Tomorrow, Vice-President Cheney is off to the Middle East. Part of his agenda will likely be a stopover in Saudi Arabia to try and convince the Saudis to increase oil production and provide some easing on world prices. Charmer that he is, I'm sure Cheney will succeed and we'll all be back to the good old days before you know it.
The irony here, and the thing I find interesting, is that this little bit of groveling before the sheiks comes from a member of the party that always talks about the genius of the free market and the sanctity of private property. OK, so both those forces are in play here - hey, it's their oil, beneath their land - why shouldn't they charge, or keep production levels, at whatever the market will bear, or for that matter, whatever the hell they want?
None of the oil-producing countries need a lesson in economics. Their model to maximize profitability can be captured in a simple spreadsheet, and may be one of the purest examples of supply and demand around.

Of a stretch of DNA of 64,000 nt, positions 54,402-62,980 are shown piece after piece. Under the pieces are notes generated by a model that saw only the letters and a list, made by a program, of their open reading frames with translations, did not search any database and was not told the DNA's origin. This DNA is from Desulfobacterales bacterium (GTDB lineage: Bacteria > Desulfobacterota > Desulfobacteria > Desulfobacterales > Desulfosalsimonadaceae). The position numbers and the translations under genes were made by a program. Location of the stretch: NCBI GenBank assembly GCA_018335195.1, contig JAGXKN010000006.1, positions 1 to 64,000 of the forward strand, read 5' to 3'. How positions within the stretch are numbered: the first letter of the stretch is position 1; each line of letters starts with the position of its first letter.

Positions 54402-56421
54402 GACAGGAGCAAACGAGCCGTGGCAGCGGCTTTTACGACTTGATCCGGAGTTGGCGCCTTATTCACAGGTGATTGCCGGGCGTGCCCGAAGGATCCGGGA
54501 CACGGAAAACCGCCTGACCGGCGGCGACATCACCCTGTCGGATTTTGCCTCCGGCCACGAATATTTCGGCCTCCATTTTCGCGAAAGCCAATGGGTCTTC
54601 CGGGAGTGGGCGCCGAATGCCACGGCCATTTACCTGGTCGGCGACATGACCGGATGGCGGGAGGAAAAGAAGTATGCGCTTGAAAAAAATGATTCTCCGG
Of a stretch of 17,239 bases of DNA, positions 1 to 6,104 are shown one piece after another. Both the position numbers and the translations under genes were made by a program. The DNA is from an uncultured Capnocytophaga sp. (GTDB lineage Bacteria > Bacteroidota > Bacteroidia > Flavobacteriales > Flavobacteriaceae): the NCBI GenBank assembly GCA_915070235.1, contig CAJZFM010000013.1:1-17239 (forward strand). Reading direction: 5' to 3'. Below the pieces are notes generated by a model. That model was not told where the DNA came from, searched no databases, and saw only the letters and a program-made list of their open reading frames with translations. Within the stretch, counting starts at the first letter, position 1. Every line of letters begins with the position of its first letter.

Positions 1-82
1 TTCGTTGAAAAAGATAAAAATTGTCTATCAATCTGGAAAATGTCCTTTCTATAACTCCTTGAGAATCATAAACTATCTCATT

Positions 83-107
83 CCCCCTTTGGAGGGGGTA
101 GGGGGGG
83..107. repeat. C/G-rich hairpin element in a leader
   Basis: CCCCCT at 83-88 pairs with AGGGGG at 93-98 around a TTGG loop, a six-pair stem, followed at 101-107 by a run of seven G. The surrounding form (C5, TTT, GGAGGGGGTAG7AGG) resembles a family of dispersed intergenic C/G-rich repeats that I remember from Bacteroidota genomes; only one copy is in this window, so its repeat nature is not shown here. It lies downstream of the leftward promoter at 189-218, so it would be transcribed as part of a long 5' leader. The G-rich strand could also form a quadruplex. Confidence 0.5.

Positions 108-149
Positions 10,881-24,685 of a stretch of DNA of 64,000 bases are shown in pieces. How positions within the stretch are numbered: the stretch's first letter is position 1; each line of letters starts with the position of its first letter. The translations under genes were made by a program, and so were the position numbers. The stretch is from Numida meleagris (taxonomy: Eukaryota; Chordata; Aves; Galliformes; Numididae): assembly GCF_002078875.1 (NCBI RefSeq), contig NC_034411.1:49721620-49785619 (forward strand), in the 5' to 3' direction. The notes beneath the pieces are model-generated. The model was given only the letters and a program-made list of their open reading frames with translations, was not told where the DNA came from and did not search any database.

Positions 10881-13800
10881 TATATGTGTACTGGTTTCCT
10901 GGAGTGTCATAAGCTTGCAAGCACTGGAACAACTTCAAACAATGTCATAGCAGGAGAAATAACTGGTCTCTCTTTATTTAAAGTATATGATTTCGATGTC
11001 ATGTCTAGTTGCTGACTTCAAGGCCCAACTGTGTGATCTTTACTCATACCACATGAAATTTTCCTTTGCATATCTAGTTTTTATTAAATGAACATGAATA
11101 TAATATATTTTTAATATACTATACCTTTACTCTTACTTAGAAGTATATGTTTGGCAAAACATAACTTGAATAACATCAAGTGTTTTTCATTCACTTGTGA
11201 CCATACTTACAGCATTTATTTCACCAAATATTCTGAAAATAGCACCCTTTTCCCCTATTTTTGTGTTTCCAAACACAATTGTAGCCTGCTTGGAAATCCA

What will Cheney say? "Well, you know, if prices go too high, that'll push the United States into a deep recession, and then prices will go down due to lower demand." I picture the Saudis pausing, maybe suppressing a laugh, and then very calmly replying: "Yes, we understand Mr. Vice President, but we, uh, have other buyers."
What should oil cost? Whatever the market will bear. They have it, we need it. Actually, to reflect the true cost of importing oil to this country, including the need to maintain an outsize military and the human cost of using it in endless wars, the price of gas at the pump should be much, much higher than it is already.
We have done really nothing in more than 30 years to break our foreign-oil addiction. Nothing. So here we sit, more at the mercy of uncaring market forces than ever before.
Good luck, Mr. Vice-President. But you're wasting your time.